NBA rejects Buhari’s position on rule of law, national security
The Nigerian Bar Association (NBA) has joined numerous other Nigerians to reject the statement by President Muhammadu Buhari subordinating rule of law to national security.
The umbrella body of lawyers in Nigeria said it completely rejected the statement but rather insisted that national security and interests are subject to the supremacy of the rule of law.
The NBA, in a communiqué issued at the end of its yearly General Conference in Abuja, yesterday, also condemned disobedience of court orders by the government.
It also faulted the issuance of executive orders over matters that are in court.
President Buhari has been widely criticised for his comments at the opening of the NBA conference, which began last Sunday.
He had said: “The rule of law must be subject to the supremacy of the nation’s security and national interest.”
But the NBA, in the communique read by its immediate past president Abubakar Mahmoud (SAN), which preceded the swearing-in of newly elected executive officers, disagreed with the President.
The association said it “completely rejects the presidential statement subordinating the rule of law to national security.”
NBA added: “The NBA restates that the rule of law is central to democracy. Any national security concerns by the government must be managed within the perimeters and parameters of the rule of law.
“As a corollary, conference frowns at the present growing trend whereby government decides on which court orders to obey.
“The court has exclusive duty under a democratic dispensation to interpret the constitution and other laws. Government and the citizenry must comply with court orders at all times until set aside.”
On executive orders, NBA said any such order issued in respect of a matter pending in court breaches the principle of separation of powers.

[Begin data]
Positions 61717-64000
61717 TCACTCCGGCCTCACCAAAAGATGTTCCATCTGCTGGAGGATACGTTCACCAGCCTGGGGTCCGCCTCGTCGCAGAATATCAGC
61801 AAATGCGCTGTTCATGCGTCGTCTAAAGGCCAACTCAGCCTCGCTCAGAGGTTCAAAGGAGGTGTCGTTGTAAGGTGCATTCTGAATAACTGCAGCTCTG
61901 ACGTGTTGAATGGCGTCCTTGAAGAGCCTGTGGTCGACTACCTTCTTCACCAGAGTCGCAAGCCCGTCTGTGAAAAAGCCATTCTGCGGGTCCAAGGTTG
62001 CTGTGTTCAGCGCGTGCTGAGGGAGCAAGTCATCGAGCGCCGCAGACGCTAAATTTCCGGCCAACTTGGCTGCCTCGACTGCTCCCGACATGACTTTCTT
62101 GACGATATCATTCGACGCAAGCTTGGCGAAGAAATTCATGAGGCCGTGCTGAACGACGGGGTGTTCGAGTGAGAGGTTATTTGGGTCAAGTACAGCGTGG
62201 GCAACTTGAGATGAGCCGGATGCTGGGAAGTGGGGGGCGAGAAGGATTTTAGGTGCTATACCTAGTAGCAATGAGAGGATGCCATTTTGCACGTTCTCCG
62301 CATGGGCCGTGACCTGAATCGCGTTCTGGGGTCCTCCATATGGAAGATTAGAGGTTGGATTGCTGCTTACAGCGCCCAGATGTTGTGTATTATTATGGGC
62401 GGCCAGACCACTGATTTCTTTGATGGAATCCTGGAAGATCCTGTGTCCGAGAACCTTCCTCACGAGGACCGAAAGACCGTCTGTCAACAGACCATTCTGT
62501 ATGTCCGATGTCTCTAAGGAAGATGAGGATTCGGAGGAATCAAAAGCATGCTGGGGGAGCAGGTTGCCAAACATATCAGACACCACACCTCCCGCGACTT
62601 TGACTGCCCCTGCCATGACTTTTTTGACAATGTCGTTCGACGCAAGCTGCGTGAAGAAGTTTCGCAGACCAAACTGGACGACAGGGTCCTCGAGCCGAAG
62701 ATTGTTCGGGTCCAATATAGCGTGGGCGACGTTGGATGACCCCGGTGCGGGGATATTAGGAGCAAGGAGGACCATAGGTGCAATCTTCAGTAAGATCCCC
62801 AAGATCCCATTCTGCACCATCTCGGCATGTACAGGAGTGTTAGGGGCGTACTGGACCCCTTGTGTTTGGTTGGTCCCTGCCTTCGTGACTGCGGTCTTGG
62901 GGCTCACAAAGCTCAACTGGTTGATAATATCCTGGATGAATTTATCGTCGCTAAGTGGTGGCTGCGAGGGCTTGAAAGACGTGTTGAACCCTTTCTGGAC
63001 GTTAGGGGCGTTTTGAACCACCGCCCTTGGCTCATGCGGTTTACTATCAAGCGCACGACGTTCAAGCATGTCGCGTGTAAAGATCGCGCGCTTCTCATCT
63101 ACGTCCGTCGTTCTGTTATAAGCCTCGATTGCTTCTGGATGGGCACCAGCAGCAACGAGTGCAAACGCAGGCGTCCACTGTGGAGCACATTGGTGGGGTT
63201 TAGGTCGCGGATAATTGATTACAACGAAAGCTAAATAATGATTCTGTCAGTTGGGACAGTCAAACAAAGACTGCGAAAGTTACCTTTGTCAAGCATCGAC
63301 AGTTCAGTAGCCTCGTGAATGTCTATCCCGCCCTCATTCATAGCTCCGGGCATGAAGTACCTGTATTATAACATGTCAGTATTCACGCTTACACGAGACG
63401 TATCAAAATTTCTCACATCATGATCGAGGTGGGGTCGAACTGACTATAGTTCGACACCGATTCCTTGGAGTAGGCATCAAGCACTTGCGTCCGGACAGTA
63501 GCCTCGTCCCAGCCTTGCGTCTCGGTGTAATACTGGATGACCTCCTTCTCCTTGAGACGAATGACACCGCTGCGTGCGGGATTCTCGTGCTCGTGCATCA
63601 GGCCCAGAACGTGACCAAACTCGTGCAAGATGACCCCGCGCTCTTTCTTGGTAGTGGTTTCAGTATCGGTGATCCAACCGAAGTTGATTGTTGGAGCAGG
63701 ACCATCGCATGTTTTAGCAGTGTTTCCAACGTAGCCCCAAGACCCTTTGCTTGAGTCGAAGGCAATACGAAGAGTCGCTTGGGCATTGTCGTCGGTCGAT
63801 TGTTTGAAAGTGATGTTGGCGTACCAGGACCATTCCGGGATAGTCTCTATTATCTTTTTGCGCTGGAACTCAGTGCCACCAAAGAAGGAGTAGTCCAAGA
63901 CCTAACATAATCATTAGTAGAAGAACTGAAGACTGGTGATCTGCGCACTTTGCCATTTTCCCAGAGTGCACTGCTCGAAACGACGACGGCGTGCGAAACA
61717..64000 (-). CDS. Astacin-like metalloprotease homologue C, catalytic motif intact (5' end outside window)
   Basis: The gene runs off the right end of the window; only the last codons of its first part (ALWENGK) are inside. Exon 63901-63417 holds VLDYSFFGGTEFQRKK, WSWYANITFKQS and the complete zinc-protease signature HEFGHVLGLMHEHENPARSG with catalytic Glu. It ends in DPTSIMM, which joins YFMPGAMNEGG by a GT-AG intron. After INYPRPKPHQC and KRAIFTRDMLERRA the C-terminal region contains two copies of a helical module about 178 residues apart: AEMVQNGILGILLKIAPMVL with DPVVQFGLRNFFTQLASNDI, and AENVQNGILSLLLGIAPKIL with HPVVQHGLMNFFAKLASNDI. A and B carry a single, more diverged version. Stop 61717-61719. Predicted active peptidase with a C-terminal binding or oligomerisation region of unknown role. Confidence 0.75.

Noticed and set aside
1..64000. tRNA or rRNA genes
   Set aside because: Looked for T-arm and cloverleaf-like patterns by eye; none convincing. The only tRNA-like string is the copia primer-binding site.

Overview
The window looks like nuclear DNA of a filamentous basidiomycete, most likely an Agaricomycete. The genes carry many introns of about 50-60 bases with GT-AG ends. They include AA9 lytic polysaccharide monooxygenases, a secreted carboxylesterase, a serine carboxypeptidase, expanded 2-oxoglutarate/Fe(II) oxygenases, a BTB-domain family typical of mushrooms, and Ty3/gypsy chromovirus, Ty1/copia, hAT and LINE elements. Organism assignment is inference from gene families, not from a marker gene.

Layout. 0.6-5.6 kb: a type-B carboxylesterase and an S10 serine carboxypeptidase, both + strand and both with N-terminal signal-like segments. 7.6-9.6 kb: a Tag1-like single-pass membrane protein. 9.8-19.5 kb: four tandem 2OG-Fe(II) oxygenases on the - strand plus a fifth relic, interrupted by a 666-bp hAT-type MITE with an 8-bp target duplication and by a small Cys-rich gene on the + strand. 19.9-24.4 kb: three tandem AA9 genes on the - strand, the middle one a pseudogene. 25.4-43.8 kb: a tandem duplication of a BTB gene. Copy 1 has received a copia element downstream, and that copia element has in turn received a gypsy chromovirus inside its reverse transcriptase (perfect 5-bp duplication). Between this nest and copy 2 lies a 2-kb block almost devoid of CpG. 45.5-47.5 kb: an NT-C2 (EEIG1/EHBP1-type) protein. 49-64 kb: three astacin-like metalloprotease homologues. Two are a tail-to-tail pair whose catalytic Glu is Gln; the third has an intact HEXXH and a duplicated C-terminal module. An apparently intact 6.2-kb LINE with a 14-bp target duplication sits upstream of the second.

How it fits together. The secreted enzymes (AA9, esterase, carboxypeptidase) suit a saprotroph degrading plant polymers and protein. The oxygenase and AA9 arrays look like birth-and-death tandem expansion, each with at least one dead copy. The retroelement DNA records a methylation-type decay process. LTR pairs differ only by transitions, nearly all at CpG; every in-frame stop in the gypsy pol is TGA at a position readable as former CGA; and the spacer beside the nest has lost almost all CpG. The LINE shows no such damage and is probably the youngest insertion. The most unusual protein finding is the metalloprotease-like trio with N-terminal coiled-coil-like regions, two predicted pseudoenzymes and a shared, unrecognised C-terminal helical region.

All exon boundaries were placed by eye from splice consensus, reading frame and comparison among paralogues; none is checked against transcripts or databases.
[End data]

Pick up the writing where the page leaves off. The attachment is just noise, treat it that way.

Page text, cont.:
“Executive orders should be issued for good governance and to manage operations of government, and not to encroach or usurp upon the constitutional powers of other arms of government, lest executive orders become attempts at decree-making,” the communiqué said.
New NBA president Paul Usoro (SAN), who was sworn in along with other officers, said the association would continue to hold government to account.
“Lawyers and their association are not adversaries of government but partners with government in the promotion and protection of the rule of law.
“The NBA’s significant role in that partnership is to serve as the watchdog of society and, in the process, call the government to account. We shall not shirk our responsibilities in that regard,” Usoro said.
He urged his rivals for the NBA presidency to join hands with him in moving the association forward.
“We are strong only when united and together. Divided, we’re vulnerable and subject to external and devastating attacks – and these are the dangers we face daily.
“My immediate task would, therefore, be to heal these wounds, seal the cracks and unite our family of lawyers.
“I have already started the process of such integration and healing by extending my hands of fellowship and brotherhood to my co-contestants, Prof Ernest Ojukwu (SAN) and Chief Arthur Obi Okafor (SAN). But I will go beyond them in the days ahead.
“I’ll seek to heal the wounds of the 2016 NBA Elections by reaching out to my very good friend and brother, Chief J.K Gadzama (SAN) and bring him back into the NBA family. I know that he has plenty to offer to our Association.
“There are also several of our Bar Elders who have stayed outside the NBA fold for several years now for one reason or the other, mostly out of disenchantment; we’ll actively work to bring them back into the fold and in the process harvest from their rich repertoire of intellectual resources, experiences and wisdom,” Usoro said.
The NBA president, among other plans, said he would hold monthly press briefings on the state of the nation and issue quarterly financial account reports of the NBA.